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Activities for the Keiki

“My longterm hope for EAT PONO’s legacy is that it provides engaging, educational opportunities for our keiki to learn how to live and farm sustainably; and to be empowered to make healthy choices not only for themselves, but also for our planet."
~ Candes Gentry, Author, EAT PONO



‘Āina Guardians are keiki that are curious in the kitchen, resourceful in their sustainable gardens, students of their kūpuna, guardians of the ‘āina and helpful in their community.

As an EAT PONO ‘Āina Guardian, together with Poet Gentry, I pledge to:

  • use a reusable water bottle

  • recycle plastics that I use

  • throw my garbage in the trash and never litter

  • plant a garden  

  • practice kindness in my community

  • learn about culture and traditions from my kūpuna

  • be curious and try new foods

  • say “no thanks” to sugary drinks

  • And get outside and play (exercise) everyday

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Composting is nature’s way of recycling. Although it may seem “icky” it is actually really cool to be able to recycle food scraps into nutritious dirt so that we can rejuvenate our soils and feed our fruits and vegetables so that they can in turn feed us. Don’t be afraid to get your hands dirty with this activity. Getting your hands dirty in the garden can increase your serotonin levels which make you happy and strengthen your immune system. We invite you to get outdoors and play in the dirt!

Materials Needed: 

Safety Tip: (Please ask an adult for help and supervision when using sharp objects)

  1. (1) empty large plastic bottle 

  2. Scissors

  3. Nail for making small drainage holes

  4. Shredded newspaper

  5. Dirt (not potting soil, good ‘ole dirt from the outside)

  6. Compost materials (grass clippings, vegetable scraps, dry leaves)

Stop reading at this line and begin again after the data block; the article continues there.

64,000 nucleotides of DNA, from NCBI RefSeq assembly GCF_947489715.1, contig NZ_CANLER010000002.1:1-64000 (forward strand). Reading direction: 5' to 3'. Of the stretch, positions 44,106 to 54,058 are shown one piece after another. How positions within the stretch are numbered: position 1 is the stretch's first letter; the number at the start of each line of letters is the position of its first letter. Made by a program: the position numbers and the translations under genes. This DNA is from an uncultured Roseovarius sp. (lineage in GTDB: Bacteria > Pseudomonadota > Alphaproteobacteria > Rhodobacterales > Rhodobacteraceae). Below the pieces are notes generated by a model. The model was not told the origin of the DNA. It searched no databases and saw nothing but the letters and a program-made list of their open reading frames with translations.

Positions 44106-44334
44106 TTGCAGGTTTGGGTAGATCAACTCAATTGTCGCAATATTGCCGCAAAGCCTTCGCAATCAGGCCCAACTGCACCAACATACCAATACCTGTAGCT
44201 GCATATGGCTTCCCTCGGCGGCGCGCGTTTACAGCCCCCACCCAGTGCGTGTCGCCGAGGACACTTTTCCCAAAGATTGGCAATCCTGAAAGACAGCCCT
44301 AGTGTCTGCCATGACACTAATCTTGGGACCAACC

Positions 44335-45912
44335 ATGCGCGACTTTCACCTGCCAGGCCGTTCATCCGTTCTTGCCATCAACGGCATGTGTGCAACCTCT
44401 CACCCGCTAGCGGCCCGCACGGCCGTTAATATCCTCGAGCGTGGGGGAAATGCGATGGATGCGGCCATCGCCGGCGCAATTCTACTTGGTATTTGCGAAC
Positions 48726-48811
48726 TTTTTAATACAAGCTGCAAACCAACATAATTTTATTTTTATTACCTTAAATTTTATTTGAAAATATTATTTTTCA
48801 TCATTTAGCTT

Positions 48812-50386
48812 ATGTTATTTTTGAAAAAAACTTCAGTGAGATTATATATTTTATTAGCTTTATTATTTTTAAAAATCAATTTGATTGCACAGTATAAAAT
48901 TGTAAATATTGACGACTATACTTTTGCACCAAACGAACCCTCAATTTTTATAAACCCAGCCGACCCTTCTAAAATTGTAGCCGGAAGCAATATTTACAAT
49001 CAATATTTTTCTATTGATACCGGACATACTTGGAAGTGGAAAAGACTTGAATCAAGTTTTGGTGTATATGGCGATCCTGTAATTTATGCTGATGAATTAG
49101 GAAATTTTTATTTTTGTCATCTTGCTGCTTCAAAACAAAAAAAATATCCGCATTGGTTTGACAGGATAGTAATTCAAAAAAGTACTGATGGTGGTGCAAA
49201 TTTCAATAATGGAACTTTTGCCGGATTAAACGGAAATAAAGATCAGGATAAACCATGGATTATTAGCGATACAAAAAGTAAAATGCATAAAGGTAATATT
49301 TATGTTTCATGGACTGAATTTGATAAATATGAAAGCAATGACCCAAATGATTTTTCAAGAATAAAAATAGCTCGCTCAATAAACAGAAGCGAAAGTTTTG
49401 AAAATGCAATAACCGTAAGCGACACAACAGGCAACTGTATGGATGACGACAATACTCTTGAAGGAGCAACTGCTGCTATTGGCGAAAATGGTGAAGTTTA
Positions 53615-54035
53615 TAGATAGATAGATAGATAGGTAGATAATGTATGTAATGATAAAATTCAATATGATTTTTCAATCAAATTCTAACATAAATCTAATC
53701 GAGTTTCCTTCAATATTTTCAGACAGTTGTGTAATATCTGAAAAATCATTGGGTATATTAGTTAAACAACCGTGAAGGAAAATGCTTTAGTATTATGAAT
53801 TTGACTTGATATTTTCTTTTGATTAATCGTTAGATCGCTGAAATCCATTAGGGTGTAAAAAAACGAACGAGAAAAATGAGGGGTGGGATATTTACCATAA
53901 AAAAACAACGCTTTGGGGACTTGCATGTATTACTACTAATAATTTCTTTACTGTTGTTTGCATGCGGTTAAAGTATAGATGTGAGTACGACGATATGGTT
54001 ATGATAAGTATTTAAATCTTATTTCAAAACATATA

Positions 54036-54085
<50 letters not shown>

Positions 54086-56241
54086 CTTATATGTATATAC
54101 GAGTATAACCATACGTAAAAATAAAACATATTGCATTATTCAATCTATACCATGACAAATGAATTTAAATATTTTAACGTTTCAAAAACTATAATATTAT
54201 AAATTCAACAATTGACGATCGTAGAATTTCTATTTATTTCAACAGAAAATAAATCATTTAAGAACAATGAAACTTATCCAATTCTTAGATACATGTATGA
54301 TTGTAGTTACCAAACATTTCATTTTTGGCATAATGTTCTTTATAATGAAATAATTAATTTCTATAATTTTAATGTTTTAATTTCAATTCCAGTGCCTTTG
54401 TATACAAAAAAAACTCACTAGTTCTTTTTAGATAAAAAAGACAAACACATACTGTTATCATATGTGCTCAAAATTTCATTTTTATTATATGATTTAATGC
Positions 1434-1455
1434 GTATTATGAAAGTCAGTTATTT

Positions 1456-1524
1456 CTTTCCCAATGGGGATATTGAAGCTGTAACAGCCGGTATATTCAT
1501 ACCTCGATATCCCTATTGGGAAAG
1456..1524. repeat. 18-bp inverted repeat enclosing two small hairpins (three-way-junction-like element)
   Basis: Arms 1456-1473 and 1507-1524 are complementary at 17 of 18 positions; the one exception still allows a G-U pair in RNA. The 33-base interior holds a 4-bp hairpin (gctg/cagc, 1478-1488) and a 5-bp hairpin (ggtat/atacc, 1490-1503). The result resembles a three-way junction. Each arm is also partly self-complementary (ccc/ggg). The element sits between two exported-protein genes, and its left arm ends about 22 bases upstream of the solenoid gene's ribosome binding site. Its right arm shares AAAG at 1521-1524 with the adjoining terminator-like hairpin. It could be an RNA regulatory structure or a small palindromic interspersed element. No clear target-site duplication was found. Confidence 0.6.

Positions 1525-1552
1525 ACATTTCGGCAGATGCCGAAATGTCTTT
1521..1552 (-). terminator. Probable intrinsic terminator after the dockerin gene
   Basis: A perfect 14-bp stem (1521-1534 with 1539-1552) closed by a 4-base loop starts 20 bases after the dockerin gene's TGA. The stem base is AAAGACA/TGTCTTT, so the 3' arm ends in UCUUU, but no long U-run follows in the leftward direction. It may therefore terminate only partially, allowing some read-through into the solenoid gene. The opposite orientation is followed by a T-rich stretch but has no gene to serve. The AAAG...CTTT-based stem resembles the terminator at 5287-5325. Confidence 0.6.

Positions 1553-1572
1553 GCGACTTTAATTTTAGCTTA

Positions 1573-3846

7. Water 

  8. Worms you dig up in the garden outside (optional, but very helpful)

Easy Prep:

  1. Rescue an empty large plastic bottle from the recycle bin

  2. Cut off the top of the bottle, approximately 1-2” below the neck and set it aside.

  3. Use a nail or sharp object to punch 8-10 small air and drainage holes along the side and bottom of the bottle. 

  4. Fill the bottom of the bottle with dirt, worms (optional), newspaper, grass clippings, and dry leaves. This is your compost starter. 

  5. Sprinkle water to wet the compost starter. 

Ready, Set, Compost!

  1. Congrats kids! You’re ready to start composting your kitchen food scraps. You can try vegetable scraps, coffee grounds, eggshells or more leaves and grass, but remember no dairy or meat.

  1. Turn the bottle top upside down and place it in the open top of the bottle. The top will act like a funnel for adding water daily and help keep the critters out. 

  2. Place in a sunlight area and cover with kitchen towel when not in use.

  3. Check the composter each day and watch the magic happen. Stir the contents occasionally and keep damp. Over time you will see the materials break down and turn into nutritious soil that you can use in your garden.

  4. Bonus: Use your soil to grow your very own plant or start your own garden.

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Fresh Feta Salad


Eat Pono Food Story Activity

Food is a universal language. Much like music and love, food connects us with one another and allows us to develop bonds between friends, family and loved ones. We can learn so much about a culture, a family and even ourselves by sharing our food preferences, our local farming and harvesting practices as well as our beloved recipes and traditions.